Machinery Pete’s Analysis – The Changing Landscape of Combine Prices


Machinery Pete's Analysis - The Changing Landscape of Combine Prices
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Over the course of 34 years, I have compiled comprehensive auction price data for various farm and construction equipment, with the aim of assisting you in making informed decisions when it comes to buying, selling, trading, and appraising. This data has always been a reliable source to determine the value of equipment based on the most up-to-date and trusted information.

Throughout the past two and a half years, a clear trend has emerged in the farm equipment sector, particularly in used machinery. The primary factor driving decisions during this period has been availability. With historically low levels of used inventory on dealer lots, buyers were compelled to act swiftly without much consideration for price. The mantra was simple: if you need it, just get it.

However, the scenario has begun to change recently. Our team at Machinery Pete has been closely monitoring the supply side of the market. The availability of used late-model large agricultural equipment, like combines, has finally started to rise from its previously unprecedented lows. This shift became apparent in the second week of December 2022, specifically for 1-to-3-year-old combines. As the supply increased, hard cash auction pricing for these relatively new combines cooled down.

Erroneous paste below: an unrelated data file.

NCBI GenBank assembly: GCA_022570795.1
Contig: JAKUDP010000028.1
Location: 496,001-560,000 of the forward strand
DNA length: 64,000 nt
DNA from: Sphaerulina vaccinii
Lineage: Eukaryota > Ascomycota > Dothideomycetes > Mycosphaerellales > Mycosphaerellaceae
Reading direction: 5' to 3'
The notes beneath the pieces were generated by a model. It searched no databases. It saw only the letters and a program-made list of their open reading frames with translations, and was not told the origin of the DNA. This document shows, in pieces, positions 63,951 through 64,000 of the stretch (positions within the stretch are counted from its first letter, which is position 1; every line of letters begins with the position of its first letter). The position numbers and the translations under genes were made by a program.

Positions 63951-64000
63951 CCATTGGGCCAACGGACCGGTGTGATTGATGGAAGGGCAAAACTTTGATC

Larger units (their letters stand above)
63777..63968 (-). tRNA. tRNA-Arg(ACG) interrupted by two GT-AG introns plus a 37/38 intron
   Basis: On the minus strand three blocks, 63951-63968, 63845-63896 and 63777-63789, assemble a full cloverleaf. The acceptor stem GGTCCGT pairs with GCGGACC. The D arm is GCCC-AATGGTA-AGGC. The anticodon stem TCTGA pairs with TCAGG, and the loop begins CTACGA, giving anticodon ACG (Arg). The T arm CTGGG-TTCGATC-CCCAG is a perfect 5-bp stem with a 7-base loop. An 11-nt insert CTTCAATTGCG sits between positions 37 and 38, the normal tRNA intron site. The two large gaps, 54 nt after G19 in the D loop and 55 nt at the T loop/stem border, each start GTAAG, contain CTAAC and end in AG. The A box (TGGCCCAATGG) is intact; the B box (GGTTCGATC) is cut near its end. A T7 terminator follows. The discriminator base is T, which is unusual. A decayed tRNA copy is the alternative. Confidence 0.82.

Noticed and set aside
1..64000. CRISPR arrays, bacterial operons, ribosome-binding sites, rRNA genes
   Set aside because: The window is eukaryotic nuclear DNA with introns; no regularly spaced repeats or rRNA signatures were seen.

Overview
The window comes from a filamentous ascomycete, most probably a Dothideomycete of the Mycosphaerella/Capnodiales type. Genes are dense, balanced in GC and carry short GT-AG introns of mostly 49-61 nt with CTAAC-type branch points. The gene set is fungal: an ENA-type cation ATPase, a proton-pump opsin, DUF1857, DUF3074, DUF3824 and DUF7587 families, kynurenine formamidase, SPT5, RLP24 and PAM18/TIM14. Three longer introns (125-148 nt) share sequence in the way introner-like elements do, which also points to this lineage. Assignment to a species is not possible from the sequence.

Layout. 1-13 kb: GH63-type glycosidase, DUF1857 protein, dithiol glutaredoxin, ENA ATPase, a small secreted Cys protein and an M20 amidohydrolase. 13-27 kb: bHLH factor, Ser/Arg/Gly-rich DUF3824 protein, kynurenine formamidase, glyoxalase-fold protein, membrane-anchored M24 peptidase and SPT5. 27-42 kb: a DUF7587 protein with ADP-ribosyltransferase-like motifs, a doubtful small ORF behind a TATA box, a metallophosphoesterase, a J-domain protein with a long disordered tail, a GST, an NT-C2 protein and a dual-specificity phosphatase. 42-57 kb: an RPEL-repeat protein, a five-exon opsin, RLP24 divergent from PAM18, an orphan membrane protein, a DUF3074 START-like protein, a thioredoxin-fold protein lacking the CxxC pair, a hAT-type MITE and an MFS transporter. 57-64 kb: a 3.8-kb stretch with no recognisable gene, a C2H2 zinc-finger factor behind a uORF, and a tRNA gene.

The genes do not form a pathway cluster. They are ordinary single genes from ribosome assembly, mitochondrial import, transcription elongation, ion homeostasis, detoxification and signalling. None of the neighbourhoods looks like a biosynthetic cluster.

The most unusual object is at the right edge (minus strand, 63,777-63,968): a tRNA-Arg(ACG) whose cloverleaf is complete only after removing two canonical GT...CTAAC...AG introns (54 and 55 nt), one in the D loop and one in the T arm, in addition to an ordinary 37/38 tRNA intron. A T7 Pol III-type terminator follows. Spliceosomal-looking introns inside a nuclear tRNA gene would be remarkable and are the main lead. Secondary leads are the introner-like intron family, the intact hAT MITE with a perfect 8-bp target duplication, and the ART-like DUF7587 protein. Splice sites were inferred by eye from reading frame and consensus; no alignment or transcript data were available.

Interestingly, there are sub-trends within the equipment sectors that deserve attention. While values for 1-to-3-year-old combines have softened, the opposite has been observed for 10-plus-year-old combines in good condition, particularly pre-DEF models with lower hours. These older machines have become the new hot spot in the market, commanding higher prices at auctions. For instance, a 2008 Case IH 2588 combine recently sold for an impressive $147,500, marking the highest auction price for this model in eight years.

Similarly, John Deere 9770 STS combines, manufactured from 2007 to 2011, have seen a three-year streak of increasing auction prices. Their average value has risen from $74,341 to $85,110 so far in 2023. It is worth noting that this is the first time in my career that I have witnessed 10-plus-year-old combines appreciating in value.

As with any market, things are continuously evolving, and assumptions may not always prove accurate. One intriguing development from our Machinery Pete data is the noticeable increase in the supply of 175+ horsepower tractors from early December to June 2023. Despite this rise in supply, auction pricing on high horsepower tractors has remained remarkably strong until early July. The question now is when this trend will begin to slide, and whether prices will hold steady. Stay tuned as we keep a close eye on the market’s shifting dynamics.

In conclusion, the farm equipment sector has experienced a period of fluctuation, with availability playing a critical role in decision-making. As the supply of certain machinery categories increases, prices respond accordingly. Sub-trends, such as the appreciation of older combines, add an intriguing dimension to the market dynamics. As we move forward, it is essential to stay vigilant and informed to make the best equipment decisions.

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